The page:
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In 1962, the United States Navy began preliminary work on VAX (Heavier-than-air, Attack, Experimental), a replacement for the A-4 Skyhawk with greater range and payload. A particular emphasis was placed on accurate delivery of weapons to reduce the cost per target. The requirements were finalized in 1963, announcing the VAL (Heavier-than-air, Attack, Light) competition. Contrary to USAF philosophy, which was to employ only supersonic fighter bombers such as the F-105 Thunderchief and F-100 Super Sabre, the Navy felt that a subsonic design could carry the most payload the farthest distance. Theoretically, a "slow fat duck" could fly nearly as fast as a supersonic one, since carrying dozens of iron bombs also restricted its entry speed, but a fast aircraft with small wings and an afterburner would burn more fuel.

To minimize costs, all proposals had to be based on existing designs. Vought, Douglas Aircraft, Grumman and North American Aviation responded. The Vought proposal was based on the successful F-8 Crusader fighter, having a similar configuration, but shorter and more stubby, with a rounded nose. It was selected as the winner on 11 February 1964, and on 19 March the company received a contract for the initial batch of aircraft, designated A-7. In 1965, the aircraft received the popular name Corsair II, after Vought's highly successful F4U Corsair of World War II. (There was also a Vought O2U Corsair biplane scout and observation aircraft in 1920s.)

Compared to the F-8 fighter, the A-7 had a shorter, broader fuselage. The wing had a longer span, and the unique variable incidence wing of the F-8 was omitted. To achieve the required range, the A-7 was powered by a Pratt & Whitney TF30-P-6 turbofan producing 11,345 lbf (50.5 kN) of thrust,[1] the same innovative combat turbofan produced for the F-111 and early F-14 Tomcats, but without the afterburner needed for supersonic speeds. Turbofans achieve greater efficiency by moving a larger mass of air at a lower velocity.

The aircraft was fitted with an AN/APQ-116 radar, later followed by the AN/APQ-126, which was integrated into the ILAAS digital navigation system. The radar also fed a digital weapons computer which made possible accurate delivery of bombs from a greater stand-off distance, greatly improving survivability compared with faster platforms such as the F-4 Phantom II. It was the first U.S. aircraft to have a modern head-up display, now a standard instrument, which displayed information such as dive angle, airspeed, altitude, drift and aiming reticule. The integrated navigation system allowed for another innovation – the projected map display system (PMDS) which accurately showed aircraft position on two different map scales.

The A-7 had a fast and smooth development. The YA-7A made its first flight on 27 September 1965, and began to enter Navy squadron service late in 1966. The first Navy A-7 squadrons reached operational status on 1 February 1967, and began combat operations over Vietnam in December of that year.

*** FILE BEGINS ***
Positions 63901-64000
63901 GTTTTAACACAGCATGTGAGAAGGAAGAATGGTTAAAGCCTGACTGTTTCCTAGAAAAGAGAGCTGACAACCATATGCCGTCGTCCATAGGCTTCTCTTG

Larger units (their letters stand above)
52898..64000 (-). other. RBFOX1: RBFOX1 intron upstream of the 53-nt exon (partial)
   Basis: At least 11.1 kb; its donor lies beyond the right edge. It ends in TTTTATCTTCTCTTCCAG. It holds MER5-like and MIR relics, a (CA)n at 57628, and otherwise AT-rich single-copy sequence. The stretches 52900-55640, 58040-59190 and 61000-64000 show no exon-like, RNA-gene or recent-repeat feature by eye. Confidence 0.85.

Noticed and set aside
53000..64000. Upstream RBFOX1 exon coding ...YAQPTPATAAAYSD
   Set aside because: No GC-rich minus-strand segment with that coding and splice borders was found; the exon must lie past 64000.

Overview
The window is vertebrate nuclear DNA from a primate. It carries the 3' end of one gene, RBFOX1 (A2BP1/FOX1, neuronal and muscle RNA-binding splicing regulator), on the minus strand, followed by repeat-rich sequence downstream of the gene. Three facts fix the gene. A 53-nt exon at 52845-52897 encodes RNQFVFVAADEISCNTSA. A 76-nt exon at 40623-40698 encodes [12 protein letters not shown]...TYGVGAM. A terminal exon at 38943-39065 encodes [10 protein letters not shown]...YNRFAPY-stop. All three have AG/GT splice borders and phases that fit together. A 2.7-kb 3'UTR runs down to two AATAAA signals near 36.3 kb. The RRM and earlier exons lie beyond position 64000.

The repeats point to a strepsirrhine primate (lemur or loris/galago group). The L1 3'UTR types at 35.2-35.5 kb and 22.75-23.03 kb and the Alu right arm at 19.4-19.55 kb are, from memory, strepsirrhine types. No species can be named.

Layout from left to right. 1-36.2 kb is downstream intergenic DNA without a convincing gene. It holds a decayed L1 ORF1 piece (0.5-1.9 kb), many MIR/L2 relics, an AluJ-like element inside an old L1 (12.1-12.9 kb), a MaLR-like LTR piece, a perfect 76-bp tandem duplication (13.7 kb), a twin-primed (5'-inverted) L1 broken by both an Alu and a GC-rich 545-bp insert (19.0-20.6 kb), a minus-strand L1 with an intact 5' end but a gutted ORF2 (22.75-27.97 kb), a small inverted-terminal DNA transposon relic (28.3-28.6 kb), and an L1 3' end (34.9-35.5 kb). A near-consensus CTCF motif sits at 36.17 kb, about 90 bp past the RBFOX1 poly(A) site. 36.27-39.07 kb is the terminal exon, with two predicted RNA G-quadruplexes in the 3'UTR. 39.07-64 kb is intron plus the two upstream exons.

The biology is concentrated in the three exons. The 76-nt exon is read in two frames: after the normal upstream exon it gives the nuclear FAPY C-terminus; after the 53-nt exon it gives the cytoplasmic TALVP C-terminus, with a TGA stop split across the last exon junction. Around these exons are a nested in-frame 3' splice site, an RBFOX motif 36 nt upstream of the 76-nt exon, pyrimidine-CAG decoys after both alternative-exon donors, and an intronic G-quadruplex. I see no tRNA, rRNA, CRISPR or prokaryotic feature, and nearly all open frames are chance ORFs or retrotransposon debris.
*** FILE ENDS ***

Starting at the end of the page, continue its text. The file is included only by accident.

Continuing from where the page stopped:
The A-7's integrated weapons computer provided highly accurate bombing with CEP of 60 ft (20 m) regardless of pilot experience. When Vought technical representatives were available to "tweak" the inertial systems, the CEP was often less than five meters for experienced fleet aviators. The inertial navigation system required a mere 2.5 minutes on the ground for partial (coarse) alignment, a big improvement over 13 minutes required in F-4 Phantom II. For newly manufactured E models, the A-7 required only 11.5 man hours of maintenance per mission resulting in quick turnaround and high number of combat-ready aircraft. However, after several years of exposure to the harsh marine conditions aboard aircraft carriers, the maintenance hours per sortie were often twice this amount.

The A-7 offered a plethora of leading-edge avionics compared to contemporary aircraft. This included data link capabilities that, among other features, provided fully "hands-off" carrier landing capability when used in conjunction with its approach power compensator (APC) or auto throttle. Other notable and highly advanced equipment was a projected map display located just below the radar scope. The map display was slaved to the inertial navigation system and provided a high-resolution map image of the aircraft's position superimposed over TPC/JNC charts. Moreover, when slaved to the all-axis auto pilot, the inertial navigation system could fly the aircraft "hands off" to up to nine individual way points. Typical inertial drift was minimal for newly manufactured models and the inertial measurement system accepted fly over, radar, and TACAN updates.

 

Technical Specifications

 

Powerplant:

1x Allison TF41-A-2 turbofan, 14,500 lbf (64.5 kN)

 

Dimensions:

Length: 46 ft 1.5 in (14.06 m) Wingspan: 38 ft 9 in (11.81 m) Height: 16 ft 0.75 in (4.90 m) Wing area: 375 ft² (34.8 m²)

 

Weights:

Empty weight: 19,490 lb (8,840 kg) Max takeoff weight: 42,000 lb (19,050 kg)

 

Performance:

Maximum speed: 600 knots (698 mph, 1,123 km/h) ; at sea level

 

Armament:

1x 20 mm (0.787 in) M61 Vulcan gatling gun with 1,030 rounds Hardpoints: 6× under-wing plus 2× fuselage pylon stations (for mounting AIM-9 Sidewinder AAMs only) holding up to 15,000 lb (6,800 kg) of payload.


VOUGHT A-7 CORSAIR GALLERY

Role: Multi-role shipborne fighter
Builder:
Vought

Variants: A-7, TA-7
Operators: Greek Air Force